How to Save Water at Home
Water is the foundation of life on earth, and the average household uses a lot!
In fact, the Environmental Protection Agency (EPA) estimates that the average home of four uses 400 gallons of water per day (and spends $1,100 per year in water costs).
With the ongoing drought in much of the United States, it’s important to use water cautiously and conserve as much as we can. By performing some simple actions and making small investments, you can save water and money while ensuring reliable water for future generations.
- Make sure your toilet isn’t leaking
A running toilet can waste 200 gallons of water per day. This is commonly caused by a worn-out toilet flapper (or valve seal) and can be easily fixed by yourself or a plumber. The Regional Water Providers Consortium website provides an excellent video on how to detect a toilet leak. You can also upgrade your toilet to a water-efficient model that substantially reduces water use without any drop in performance.
- Upgrade to a water-efficient showerhead
Showering is one of the top water-using activities, making up around 17% of residential water use (or about 40 gallons per day for the average family). You can upgrade to a WaterSense labeled showerhead that saves water while providing a shower quality that’s equal to conventional showerheads.
- Turn off the tap while brushing your teeth
This simple action can save up to eight gallons of water per day.
- Make smart decisions in the kitchen
You can make a variety of simple water-saving decisions in the kitchen. These include plugging your sink when washing dishes by hand, scraping your plate by hand (instead of rinsing it) before loading it in your dishwasher, keeping a pitcher of water in your refrigerator (instead of letting your faucet run until the water cools), and composting food.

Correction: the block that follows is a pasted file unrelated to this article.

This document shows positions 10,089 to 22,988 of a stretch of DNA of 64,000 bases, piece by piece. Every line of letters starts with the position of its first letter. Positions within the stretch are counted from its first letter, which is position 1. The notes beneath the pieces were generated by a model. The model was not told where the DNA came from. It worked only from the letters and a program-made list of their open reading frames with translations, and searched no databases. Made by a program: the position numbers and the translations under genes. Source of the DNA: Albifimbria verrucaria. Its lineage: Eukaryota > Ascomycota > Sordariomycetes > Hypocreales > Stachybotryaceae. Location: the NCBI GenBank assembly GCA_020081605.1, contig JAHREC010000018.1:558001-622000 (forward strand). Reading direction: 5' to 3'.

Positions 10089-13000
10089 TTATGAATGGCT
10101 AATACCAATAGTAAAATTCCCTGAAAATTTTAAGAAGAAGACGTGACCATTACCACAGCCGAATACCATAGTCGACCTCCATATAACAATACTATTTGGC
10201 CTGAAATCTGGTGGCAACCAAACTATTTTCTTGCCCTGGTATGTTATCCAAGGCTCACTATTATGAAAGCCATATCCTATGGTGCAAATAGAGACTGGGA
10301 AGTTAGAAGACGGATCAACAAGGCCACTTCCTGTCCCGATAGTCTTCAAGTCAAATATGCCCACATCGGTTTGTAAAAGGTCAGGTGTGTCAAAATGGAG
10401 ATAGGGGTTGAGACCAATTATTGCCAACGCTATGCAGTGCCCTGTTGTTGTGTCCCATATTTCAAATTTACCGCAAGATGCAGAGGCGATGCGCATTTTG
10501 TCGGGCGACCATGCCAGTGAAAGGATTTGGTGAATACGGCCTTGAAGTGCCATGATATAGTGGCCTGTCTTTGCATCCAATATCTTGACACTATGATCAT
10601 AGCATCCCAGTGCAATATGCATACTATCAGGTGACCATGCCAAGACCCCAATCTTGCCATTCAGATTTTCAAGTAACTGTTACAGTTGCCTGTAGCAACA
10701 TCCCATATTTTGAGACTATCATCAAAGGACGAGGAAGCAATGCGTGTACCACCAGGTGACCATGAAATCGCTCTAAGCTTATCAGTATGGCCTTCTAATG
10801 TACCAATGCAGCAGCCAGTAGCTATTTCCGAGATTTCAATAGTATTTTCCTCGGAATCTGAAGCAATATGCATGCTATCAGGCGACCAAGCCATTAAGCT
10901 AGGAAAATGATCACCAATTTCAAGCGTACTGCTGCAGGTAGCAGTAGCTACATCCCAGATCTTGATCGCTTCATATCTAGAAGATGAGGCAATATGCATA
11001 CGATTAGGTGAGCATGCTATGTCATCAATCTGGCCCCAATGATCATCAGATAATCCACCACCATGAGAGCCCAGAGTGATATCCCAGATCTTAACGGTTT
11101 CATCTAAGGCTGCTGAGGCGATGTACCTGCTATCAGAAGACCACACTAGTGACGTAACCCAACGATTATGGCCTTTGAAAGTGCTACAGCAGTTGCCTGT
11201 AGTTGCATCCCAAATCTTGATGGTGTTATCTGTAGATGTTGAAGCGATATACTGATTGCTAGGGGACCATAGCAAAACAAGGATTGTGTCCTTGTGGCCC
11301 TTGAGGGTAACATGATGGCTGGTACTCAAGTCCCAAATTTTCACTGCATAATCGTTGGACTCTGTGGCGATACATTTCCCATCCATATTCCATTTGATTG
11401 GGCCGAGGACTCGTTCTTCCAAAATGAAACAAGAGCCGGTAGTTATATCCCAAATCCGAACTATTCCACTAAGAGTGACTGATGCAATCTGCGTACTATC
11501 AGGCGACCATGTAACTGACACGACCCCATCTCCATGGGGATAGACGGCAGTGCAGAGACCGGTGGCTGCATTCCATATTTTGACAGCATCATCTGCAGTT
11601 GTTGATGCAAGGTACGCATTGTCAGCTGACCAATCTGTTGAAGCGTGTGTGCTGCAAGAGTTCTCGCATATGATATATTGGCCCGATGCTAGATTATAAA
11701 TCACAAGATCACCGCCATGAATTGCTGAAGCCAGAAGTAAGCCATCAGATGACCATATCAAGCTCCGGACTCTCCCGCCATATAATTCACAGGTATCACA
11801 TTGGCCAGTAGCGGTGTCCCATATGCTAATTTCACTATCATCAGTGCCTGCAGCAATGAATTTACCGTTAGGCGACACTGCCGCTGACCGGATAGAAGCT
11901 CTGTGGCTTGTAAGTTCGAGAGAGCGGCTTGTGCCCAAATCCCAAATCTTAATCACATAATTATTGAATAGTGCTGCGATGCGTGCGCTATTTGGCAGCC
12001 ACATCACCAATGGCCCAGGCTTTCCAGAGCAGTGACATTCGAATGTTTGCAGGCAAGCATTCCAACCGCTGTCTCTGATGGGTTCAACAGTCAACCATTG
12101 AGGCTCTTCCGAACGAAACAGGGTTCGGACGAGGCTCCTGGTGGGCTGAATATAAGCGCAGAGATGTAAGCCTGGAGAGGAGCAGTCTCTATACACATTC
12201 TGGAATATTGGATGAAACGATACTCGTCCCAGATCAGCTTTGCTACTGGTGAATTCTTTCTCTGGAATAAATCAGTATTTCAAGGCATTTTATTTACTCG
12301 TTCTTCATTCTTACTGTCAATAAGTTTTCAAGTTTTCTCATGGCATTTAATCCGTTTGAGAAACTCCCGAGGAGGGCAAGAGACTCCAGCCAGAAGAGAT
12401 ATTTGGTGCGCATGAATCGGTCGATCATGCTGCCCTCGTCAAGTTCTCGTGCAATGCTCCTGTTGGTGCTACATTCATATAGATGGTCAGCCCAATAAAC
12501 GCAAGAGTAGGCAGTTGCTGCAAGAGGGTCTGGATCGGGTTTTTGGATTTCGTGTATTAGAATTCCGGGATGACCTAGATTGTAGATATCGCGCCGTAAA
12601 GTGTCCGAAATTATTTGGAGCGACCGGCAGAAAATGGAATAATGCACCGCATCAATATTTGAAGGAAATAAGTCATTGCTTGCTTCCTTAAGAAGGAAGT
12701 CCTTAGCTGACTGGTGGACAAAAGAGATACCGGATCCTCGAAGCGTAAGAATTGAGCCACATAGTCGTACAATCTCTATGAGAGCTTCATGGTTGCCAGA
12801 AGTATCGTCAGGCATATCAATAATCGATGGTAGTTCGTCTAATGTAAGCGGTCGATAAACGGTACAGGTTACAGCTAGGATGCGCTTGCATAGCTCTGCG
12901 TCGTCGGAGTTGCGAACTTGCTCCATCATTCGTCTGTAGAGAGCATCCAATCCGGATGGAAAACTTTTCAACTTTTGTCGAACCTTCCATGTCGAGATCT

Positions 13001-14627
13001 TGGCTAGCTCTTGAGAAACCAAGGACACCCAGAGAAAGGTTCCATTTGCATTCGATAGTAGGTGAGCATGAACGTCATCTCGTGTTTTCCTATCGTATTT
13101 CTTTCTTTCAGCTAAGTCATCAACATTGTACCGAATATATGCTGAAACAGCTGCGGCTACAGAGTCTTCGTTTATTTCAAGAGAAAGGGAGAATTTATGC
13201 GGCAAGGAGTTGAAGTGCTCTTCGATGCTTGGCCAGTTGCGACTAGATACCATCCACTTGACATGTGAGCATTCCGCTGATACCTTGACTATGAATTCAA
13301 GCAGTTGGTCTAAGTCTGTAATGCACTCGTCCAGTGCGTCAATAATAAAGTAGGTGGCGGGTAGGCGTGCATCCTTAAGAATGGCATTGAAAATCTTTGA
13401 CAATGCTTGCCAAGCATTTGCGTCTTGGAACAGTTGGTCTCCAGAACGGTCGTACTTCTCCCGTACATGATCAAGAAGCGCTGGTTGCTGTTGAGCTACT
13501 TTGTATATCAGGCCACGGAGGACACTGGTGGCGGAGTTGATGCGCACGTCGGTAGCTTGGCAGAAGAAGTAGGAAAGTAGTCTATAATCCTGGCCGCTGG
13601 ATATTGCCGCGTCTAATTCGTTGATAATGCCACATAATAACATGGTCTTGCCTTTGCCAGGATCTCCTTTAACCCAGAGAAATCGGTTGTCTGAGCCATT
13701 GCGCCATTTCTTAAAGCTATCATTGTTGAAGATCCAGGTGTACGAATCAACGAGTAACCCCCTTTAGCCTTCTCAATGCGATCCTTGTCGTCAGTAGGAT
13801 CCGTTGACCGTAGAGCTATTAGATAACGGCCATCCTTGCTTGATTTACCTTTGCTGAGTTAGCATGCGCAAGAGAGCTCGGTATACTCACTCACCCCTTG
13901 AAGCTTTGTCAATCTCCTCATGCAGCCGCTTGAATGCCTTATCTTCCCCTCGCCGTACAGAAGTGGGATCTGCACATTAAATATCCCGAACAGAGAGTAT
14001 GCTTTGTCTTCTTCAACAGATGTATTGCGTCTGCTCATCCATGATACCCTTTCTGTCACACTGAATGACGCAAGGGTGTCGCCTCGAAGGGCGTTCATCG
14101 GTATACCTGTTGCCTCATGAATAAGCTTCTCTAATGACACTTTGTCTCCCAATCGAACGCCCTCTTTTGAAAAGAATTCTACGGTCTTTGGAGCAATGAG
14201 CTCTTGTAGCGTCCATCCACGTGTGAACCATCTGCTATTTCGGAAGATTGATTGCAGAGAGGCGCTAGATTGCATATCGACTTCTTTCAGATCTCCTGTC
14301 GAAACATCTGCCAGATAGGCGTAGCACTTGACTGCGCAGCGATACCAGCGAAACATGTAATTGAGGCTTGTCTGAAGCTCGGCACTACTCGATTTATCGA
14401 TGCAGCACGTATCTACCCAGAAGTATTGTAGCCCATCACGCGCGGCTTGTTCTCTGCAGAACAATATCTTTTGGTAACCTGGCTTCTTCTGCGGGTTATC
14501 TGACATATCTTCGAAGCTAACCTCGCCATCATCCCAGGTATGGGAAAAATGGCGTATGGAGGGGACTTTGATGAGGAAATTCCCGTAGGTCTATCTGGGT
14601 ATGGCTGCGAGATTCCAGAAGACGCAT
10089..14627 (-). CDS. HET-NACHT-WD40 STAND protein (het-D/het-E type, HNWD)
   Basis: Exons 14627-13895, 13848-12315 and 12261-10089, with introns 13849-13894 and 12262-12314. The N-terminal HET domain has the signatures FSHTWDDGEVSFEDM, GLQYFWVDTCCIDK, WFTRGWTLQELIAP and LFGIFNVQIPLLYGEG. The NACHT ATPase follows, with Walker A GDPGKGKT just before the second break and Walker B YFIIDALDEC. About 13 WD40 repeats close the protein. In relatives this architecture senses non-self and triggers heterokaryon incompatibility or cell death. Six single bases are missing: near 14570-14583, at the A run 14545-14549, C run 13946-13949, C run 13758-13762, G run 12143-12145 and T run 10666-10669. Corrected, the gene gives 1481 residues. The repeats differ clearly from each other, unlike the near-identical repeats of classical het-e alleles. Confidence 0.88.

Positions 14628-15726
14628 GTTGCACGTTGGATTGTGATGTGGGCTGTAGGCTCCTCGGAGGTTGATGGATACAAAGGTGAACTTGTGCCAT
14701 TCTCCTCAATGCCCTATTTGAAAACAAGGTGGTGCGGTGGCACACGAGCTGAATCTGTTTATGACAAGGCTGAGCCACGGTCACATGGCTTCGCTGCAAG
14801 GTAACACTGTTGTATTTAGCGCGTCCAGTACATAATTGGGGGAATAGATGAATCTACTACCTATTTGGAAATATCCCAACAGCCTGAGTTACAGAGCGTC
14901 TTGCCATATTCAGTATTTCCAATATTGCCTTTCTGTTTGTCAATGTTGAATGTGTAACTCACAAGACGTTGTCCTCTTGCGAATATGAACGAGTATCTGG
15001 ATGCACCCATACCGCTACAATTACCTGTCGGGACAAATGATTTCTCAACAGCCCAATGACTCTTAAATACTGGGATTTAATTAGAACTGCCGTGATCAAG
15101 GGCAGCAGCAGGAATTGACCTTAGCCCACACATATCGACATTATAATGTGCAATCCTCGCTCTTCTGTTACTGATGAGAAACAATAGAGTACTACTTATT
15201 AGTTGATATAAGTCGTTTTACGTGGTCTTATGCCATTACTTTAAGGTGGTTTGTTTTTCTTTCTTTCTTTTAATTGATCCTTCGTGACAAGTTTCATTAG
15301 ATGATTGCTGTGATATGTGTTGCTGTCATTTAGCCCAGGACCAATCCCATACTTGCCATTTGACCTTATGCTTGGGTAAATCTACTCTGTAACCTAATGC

- Save water outdoors
The EPA estimates that around 30% of a family’s water use takes place outdoors (and half of that is for watering lawns and gardens). You can create a water-smart outdoor landscape for your home that includes native plants and vegetation ideal for your unique climate and soil. Once established, the plants and vegetation will require little water beyond normal rainfall. You can also group plants and vegetation into “zones” with similar water needs. This lets you water each zone according to its specific needs.
- Capture rainwater for outside use
Collecting rainwater from your roof into a covered barrel is a low-cost solution to saving water. This water can be used to on your home’s landscape. Check your city and state’s laws on rainwater collection before introducing this solution.
Simple water-saving tasks add up to big savings
When it comes to saving water, small and simple actions add up. These actions are enhanced by investing in high-efficiency water-saving products that lower your water bill without any drop in performance. With less than 1% of water on earth available for human use, reducing water use can provide great benefits to your home, pocketbook and community.
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